I was reading some essays by David Foster Wallace (Consider the Lobster) which someone gave me for Christmas; – to be honest, I’m not impressed as some: – the first essay, for instance, is about pornography, and manages to make an inherently interesting subject very dull. (But if you enjoy journalism as the failure of journalism, I suppose… )
Anyway, there’s one essay (Authority and American Usage), where DFW goes on about authority and American usage of language – mostly in the context of compiling dictionaries and guides of how to use English correctly (of which DFW approves).
In this essay (it’s actually in an essay within the essay), DFW writes the following, re Standard Black English (as opposed to Standard White English):
Using “he don’t” makes me a little more uncomfortable; I admit that it’s logic isn’t quite as compelling. Nevertheless, a clear trend in the evolution of English from Middle to Modern has been the gradual regularizing of irregular present tense verbs,48 a trend justified by the fact that irregulars are hard to learn and to keep straight and have nothing but history going for them. By this reasoning, Standard Black English is way out on the cutting edge of English with its abandonment of the 3-S present in to do and to go and to say and its marvelously streamlined six identical present-tense inflections of to be.
48 E.g., for a long time English had a special 2-S present conjugation – “thou lovest”, “thou sayest” – that now survives only in certain past tenses (and in the present tense of to be, where it consists simply in giving the 2-S a plural inflection).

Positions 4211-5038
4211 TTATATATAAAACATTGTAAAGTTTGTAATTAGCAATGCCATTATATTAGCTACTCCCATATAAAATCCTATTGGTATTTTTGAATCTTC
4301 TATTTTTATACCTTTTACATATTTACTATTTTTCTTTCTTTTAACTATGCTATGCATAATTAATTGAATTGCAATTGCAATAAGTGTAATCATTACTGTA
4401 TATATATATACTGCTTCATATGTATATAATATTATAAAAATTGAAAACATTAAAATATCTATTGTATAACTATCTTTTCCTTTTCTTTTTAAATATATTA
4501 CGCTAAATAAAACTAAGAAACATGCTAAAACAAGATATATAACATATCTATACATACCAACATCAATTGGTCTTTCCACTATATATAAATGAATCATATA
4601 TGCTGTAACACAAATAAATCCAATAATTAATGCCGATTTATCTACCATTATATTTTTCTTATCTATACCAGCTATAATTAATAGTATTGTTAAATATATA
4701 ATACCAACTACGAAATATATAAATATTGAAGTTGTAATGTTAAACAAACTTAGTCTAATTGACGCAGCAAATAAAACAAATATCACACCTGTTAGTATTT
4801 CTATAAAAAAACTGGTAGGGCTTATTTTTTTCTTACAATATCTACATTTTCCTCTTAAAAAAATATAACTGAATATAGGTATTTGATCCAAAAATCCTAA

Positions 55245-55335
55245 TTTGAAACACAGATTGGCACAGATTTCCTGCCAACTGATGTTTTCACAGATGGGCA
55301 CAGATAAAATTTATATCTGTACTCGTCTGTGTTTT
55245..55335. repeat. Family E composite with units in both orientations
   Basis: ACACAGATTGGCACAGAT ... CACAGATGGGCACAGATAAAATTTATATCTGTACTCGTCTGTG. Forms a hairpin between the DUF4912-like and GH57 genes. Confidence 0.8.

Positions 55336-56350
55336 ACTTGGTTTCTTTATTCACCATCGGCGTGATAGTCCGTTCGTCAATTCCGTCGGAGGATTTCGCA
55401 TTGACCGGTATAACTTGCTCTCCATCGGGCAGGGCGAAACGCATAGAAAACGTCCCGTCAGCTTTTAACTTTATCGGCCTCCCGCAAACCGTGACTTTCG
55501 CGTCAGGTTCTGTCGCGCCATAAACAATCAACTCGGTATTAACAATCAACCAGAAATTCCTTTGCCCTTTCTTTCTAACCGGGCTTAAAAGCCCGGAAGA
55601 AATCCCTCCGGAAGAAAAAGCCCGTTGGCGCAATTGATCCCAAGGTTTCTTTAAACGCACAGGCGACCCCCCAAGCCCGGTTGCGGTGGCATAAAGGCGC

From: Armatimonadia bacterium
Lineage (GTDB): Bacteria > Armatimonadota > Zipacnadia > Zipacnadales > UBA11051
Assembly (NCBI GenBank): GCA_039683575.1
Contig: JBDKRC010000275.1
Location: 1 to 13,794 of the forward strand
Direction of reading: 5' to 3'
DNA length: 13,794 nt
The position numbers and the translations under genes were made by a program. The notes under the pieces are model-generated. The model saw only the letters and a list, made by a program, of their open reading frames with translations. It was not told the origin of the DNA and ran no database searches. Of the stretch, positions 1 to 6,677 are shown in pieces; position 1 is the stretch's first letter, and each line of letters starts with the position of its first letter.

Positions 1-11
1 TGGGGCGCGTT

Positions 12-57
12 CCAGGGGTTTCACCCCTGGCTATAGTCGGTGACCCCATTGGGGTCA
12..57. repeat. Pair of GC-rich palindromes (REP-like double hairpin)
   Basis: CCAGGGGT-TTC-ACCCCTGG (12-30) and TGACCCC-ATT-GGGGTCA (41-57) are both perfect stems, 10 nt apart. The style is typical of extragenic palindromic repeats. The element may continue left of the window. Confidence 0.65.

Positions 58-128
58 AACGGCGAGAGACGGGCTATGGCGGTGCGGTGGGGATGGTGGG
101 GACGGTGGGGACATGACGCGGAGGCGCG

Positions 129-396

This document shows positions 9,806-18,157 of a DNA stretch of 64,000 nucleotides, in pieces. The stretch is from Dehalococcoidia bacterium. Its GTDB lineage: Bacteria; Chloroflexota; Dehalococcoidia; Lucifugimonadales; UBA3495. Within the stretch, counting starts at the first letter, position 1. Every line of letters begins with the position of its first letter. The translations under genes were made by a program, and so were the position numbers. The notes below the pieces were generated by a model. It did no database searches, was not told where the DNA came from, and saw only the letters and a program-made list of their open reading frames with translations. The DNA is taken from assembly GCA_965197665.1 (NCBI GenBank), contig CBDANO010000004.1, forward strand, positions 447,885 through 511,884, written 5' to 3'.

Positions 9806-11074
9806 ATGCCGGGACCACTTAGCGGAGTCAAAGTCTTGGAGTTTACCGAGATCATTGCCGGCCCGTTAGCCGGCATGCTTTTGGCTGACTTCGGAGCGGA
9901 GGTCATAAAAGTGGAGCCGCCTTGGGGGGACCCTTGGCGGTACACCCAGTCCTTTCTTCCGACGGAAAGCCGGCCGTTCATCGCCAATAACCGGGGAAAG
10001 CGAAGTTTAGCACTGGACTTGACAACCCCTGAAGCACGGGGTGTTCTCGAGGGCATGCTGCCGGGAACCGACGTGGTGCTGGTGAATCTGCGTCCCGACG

(As as aside, since a large part of this essay is about using words correctly, it would be good if DFW used the word “irregular” correctly when speaking of grammar. “Regular” in grammatical terms does not mean that every single person of a verb is the same, e.g.:
It means that the verb follows certain specific rules for its inflections, e.g.:
(OK, English is a language without many good examples of this).
An irregular verb is one that follows a much crazier pattern, where no inflection rule is followed and often the different persons(?) bear no resemblance to one another e.g.:
I feel a little uncomfortable with his usage of “conjugation” too).
Anyway, as it happens, that wasn’t the passage I wanted to quote or talk about – but all the same, if anyone can explain to me what he meant by footnote 48, I’d appreciate it. (The only odd 2-S past tense I could think of was “were” – but then, to be is insanely irregular in any language).
What I wanted to discuss was another passage, which I’ll leave to another post…